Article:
On May 9, 2020, The American Planetary Meteoritical Society (MetSoc) published a report about two meteorites that landed in Southern Morocco in 2019. The official validation came almost a year after GAIA laboratory workers from the Hassan II University analyzed the meteorites discovered in Southern Morocco. The researchers named the meteorites crashing into the Guelmim-Oued Noun Sahara region “Wad Lahteyba” and “Al Farciya. According to a press release issued by the Casablanca Institute, they were observed by locals and described as a “luminous streak of yellow grading that turned to red.” Witnesses further explained that the falling stars calmly moved across the sky from southwest to northeast and left no explosion. Remnants of the meteors in the Sahara were picked up by collectors and the data was shared with the University. Professor Hasnaa Chennaoui and her Ph.D. student Fatima Ezzahra Jadid utilized the civilian descriptions and the leftover matter to access the mineralogical and petrographic details of each meteor. In addition to the GAIA laboratory, Professor Carl Agee, a world-renowned for his research on extraterrestrial matters in New Mexico, received some samples. He analyzed the minerals by electron microprobes.
The June meteor was estimated at 20 kilograms and classified as Chondrite type H5. A second meteor named the Al Farciya was detected in the Lamhbas region on August 20, 2020, at 1:15 am. It was weighed in at 1.3 kilograms and recorded as a Chondrite type L6.
Meteorites are either stony and slightly heavier than a terrestrial rock or they are metallic. The latter is heavier and ring when struck with a metal object. Upon hitting the lithosphere, meteors appear glassy and smooth and are distinguished by their black fusion crust. One weathered, their coats turn into a smooth brown color. Contrary to some science fantasy movies, meteors are not magnetic. They are very important to study because according to MetSoc, most are “as old as the earth, the entire solar system, and have compositions similar to the sun.” Moreover, they are widely thought to have formed at the same time as the planets and are a window back to the beginning of our solar system.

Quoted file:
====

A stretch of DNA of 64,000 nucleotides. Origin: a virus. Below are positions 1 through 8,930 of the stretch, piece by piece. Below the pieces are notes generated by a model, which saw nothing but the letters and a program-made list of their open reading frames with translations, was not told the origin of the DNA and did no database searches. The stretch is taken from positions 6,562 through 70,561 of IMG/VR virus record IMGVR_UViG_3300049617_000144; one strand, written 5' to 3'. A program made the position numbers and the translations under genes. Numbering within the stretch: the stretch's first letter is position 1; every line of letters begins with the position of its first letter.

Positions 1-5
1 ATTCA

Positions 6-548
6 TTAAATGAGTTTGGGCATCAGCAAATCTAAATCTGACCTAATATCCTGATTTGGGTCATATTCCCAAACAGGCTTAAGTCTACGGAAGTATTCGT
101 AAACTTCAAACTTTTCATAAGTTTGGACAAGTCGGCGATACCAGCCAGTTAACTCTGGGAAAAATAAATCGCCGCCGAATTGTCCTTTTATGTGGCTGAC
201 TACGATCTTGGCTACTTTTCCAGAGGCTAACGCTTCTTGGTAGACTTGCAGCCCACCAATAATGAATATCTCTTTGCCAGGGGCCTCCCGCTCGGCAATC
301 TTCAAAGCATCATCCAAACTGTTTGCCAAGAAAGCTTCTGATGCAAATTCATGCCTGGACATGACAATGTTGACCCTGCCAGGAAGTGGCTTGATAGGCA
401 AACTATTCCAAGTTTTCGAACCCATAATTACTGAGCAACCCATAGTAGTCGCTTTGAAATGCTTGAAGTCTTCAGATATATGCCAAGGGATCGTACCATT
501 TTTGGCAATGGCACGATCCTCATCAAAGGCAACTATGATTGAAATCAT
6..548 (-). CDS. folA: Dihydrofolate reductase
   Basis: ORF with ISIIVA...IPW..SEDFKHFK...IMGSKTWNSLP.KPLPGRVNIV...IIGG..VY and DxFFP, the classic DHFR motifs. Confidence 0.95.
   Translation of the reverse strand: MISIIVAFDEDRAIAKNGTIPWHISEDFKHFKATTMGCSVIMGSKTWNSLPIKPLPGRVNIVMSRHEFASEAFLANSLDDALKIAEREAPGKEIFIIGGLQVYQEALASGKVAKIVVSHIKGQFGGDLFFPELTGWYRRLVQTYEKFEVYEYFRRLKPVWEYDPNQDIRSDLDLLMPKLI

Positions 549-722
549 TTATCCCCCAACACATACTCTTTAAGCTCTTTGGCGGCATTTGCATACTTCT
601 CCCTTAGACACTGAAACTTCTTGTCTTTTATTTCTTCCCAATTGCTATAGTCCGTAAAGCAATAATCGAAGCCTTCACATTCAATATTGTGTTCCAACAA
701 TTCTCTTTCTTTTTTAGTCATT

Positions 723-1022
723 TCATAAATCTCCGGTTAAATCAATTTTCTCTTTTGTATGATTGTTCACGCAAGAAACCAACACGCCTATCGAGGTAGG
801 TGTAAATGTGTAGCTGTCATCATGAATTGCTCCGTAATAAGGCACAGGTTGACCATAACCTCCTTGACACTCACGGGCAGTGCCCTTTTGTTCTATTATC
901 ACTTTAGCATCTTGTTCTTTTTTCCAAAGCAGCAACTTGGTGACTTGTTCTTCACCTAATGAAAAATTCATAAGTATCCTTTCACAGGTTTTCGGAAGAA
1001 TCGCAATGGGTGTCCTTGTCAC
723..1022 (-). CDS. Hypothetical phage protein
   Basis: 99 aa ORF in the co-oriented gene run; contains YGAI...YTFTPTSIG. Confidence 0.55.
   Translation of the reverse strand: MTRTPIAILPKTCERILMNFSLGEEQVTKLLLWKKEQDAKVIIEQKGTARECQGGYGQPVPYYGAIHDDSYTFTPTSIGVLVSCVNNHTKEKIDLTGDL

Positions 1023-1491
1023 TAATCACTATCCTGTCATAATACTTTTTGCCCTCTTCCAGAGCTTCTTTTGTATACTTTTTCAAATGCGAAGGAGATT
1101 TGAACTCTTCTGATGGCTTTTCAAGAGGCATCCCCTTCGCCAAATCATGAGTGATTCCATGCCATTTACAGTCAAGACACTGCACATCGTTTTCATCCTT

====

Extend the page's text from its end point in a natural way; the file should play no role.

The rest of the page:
In Morocco, “the booming trade in meteorites is leading to a rise of a new type of tourism,” says a VICE news journalist reporting about her experience following meteorite hunters. The stones are so profitable some of the local southern rock hunters have even traded in sheepherding for hunting the space treasure. In turn, this attracts foreigners to the Sahara Desert. They fly into Ouarzazate and take a tour of the area, meeting with the best rock collectors, and looking for their own treasures.
MetSoc is one of the world’s leading authorities on Meteorites since its establishment in 1933. The meteors discovered in Morocco have all been validated by the organization and are now registered. To date, Morocco has recorded 20 meteorite falls.